Colon cancer is the uncontrolled growth of cells in the tissues of the colon or large intestine. The risks of colon cancer is directly proportional to one’s age and is most common in people who have a history of polyps – small non-cancerous growths – in the colon or rectum, ulcerative colitis or other colon disorders and those with a family history of colon cancer. Colon cancer can bring about a change in bowel movements – be it in frequency, size or shape. Diarrhea, constipation, blood in the stool, abdominal discomfort, weight loss, fatigue and vomiting are also symptoms of this particular cancer.
Lessening risks of colon cancer involves your diet.
Decrease fat intake. A high-fat diet can put your health at risk. According to Dr. David Mangelsdorf of the University of Texas Southwestern Medical Center at Dallas:
“The current American diet can provide more fat on a daily basis than a human being was ever meant to handle.”
Consequentially, cancers of the colon and rectum are more much more prevalent in the United States than in Japan where the common diet is low in fat. It is unclear as to why fat increases cancer risk, but Mangelsdorf and his fellow researchers believe lithocholic acid, which is produced as the body processes cholesterol, may be at least partially responsible.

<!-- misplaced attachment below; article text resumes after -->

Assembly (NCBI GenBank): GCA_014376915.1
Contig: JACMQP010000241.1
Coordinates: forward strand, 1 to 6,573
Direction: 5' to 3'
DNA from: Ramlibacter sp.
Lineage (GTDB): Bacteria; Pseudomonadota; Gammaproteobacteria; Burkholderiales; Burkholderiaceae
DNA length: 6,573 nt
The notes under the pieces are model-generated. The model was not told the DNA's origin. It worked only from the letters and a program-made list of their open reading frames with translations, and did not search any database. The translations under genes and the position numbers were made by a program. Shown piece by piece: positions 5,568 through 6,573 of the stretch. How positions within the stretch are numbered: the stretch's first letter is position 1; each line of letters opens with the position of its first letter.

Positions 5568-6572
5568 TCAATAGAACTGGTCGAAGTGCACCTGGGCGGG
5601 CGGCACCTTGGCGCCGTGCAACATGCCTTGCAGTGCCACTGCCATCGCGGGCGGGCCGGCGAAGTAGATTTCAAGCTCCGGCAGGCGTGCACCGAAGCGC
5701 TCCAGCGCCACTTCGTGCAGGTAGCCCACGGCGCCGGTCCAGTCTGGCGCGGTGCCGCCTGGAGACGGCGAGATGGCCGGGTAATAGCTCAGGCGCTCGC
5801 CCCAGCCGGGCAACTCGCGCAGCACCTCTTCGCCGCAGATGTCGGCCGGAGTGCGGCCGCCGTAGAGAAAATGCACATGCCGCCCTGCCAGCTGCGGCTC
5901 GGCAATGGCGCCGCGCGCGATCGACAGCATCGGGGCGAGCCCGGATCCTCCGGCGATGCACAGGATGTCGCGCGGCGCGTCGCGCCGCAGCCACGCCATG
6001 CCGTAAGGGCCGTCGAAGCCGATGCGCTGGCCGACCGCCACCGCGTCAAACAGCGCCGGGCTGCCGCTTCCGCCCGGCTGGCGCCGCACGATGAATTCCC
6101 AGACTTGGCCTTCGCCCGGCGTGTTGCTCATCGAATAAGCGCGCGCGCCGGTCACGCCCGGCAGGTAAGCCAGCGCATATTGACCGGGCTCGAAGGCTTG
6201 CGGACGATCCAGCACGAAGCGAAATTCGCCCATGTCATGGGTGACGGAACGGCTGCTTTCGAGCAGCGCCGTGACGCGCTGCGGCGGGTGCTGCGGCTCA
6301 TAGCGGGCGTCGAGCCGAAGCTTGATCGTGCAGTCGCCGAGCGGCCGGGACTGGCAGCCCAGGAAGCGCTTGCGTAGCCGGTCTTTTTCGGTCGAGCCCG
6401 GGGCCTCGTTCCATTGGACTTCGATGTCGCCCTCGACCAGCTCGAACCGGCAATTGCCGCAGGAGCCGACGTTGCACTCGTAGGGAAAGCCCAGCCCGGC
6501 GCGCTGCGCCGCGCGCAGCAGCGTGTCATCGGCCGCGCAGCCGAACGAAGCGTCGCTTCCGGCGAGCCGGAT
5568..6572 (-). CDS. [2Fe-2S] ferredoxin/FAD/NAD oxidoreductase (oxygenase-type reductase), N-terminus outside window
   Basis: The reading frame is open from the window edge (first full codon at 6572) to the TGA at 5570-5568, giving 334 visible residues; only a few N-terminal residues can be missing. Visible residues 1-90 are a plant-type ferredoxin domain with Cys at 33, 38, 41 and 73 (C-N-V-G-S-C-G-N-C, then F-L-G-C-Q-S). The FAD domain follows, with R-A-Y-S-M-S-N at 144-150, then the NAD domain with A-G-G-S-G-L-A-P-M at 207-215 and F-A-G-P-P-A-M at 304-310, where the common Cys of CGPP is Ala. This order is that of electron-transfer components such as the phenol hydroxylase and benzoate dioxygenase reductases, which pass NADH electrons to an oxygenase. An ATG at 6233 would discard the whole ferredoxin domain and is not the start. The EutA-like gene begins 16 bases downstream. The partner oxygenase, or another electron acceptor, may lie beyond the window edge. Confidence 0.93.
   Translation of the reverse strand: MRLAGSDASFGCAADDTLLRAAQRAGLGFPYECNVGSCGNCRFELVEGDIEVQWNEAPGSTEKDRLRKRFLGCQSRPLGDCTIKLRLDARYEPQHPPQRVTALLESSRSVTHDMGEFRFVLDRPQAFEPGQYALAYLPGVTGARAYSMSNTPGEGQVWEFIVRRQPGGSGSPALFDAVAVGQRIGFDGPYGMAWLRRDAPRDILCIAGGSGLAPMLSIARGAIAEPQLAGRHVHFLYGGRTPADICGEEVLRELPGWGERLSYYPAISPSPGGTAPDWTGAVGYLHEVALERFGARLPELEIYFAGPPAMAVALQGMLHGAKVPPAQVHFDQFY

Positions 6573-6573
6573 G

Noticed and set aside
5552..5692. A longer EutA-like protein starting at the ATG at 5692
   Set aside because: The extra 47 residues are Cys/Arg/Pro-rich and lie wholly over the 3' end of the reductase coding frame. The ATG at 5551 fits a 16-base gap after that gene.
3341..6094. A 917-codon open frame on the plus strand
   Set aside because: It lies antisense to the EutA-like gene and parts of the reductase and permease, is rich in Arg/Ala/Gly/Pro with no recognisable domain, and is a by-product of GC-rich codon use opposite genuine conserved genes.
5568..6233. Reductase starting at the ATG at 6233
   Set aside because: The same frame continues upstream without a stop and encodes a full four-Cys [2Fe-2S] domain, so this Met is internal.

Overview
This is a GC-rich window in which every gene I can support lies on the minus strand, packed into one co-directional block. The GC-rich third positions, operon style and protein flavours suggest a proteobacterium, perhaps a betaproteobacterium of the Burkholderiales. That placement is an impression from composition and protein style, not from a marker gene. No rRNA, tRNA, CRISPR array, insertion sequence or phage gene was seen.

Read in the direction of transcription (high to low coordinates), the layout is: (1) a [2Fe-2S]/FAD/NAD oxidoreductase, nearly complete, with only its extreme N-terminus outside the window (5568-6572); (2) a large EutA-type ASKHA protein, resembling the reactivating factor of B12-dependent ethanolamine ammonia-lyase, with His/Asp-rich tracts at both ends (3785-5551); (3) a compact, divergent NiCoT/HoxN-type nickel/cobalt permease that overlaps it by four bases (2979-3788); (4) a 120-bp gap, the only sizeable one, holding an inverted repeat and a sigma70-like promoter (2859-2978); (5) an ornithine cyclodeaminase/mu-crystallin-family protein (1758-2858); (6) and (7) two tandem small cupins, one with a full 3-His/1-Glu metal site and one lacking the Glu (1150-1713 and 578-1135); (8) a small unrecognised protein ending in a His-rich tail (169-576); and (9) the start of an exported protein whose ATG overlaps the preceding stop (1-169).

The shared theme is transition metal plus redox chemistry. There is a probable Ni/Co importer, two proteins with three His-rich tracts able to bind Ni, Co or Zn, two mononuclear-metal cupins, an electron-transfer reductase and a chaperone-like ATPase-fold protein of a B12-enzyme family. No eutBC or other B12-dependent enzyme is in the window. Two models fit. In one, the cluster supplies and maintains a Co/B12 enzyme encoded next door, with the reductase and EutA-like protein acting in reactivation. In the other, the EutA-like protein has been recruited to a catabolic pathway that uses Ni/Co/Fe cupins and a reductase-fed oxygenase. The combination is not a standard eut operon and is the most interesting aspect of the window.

As said by Dr. Mangelsdorf, “Lithocholic acid is highly toxic and it builds up in a high-fat diet. We don’t know how it causes cancer, but it is known to cause cancer in mice and people with colon cancer have high concentrations of it.”
In a low-fat diet, oils would naturally be used in moderation. However, studies show that olive oil may instead be protective against colon cancer unlike corn and safflower oils which may increase your risk.
Of course, one must also not forget to drink low-fat milk. Though lactose or sugar in milk seemingly protects your colon with healthy bacteria, you should lessen your intake of other dairy products like cheese, buttermilk and butter as they may slightly increase your risk of colorectal cancer.
Another reason to choose a healthier, low-fat diet is that potato chips, French fries and other starchy foods fried at high temperatures contain considerable amounts of acrylamide, possibly a cancer-causing compound.
Avoid prime protein. It was found by European researchers that red meat and processed meat in particular can increase the risk of colon cancer. Several studies have also found a connection between well-done, especially grilled, meats and colon cancer. Good alternative sources of protein are broiled fish, baked chicken or turkey breast and beans.